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Let $g(n)$ be maximal such that in any set of $n$ points in $\mathbb{R}^2$ with no four points on a line there exists a subset on $g(n)$ points with no three points on a line. Estimate $g(n)$.
The trivial greedy algorithm gives $g(n)\gg n^{1/2}$. A similar question can be asked for a set with no $k$ points on a line, searching for a subset with no $l$ points on a line, for any $3\leq l<k$.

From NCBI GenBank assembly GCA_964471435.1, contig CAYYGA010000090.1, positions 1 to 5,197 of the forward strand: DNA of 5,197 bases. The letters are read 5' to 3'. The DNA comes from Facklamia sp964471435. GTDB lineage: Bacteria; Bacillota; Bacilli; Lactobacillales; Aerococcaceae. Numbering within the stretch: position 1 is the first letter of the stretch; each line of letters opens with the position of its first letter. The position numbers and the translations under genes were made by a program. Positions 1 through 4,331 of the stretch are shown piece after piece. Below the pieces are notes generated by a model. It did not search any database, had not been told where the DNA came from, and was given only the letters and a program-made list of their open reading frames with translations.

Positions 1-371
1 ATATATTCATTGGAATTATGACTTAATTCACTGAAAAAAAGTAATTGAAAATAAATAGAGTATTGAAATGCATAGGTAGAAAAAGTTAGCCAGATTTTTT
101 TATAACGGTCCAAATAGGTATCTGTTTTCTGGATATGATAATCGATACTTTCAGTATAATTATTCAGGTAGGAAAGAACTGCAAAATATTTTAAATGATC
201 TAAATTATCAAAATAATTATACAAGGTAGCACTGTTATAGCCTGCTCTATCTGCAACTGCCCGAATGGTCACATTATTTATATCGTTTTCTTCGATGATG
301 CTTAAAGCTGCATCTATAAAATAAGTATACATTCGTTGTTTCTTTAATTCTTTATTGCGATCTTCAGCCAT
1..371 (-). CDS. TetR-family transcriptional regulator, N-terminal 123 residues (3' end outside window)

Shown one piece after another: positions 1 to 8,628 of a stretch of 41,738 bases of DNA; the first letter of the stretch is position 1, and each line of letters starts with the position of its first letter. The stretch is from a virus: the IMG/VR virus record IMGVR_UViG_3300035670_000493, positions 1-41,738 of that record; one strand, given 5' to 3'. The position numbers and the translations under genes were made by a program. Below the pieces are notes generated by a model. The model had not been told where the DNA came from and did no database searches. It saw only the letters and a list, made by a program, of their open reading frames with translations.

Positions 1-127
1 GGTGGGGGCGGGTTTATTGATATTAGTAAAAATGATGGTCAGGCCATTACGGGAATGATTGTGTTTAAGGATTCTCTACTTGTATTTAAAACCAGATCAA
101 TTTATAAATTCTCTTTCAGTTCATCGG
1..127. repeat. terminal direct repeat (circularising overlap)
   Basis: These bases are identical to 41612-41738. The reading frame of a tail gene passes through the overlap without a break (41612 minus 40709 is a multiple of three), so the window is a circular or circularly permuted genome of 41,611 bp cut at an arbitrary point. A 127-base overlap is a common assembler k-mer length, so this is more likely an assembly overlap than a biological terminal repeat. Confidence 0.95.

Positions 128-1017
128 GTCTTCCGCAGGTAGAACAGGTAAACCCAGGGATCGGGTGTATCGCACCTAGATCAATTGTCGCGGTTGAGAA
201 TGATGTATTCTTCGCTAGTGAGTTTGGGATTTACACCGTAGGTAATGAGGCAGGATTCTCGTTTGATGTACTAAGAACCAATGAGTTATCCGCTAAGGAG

Erdős thought that $g(n) \gg n$, but in fact $g(n)=o(n)$, which follows from the density Hales-Jewett theorem proved by Furstenberg and Katznelson [FuKa91] (see [185]).

Additional thanks to: Zach Hunter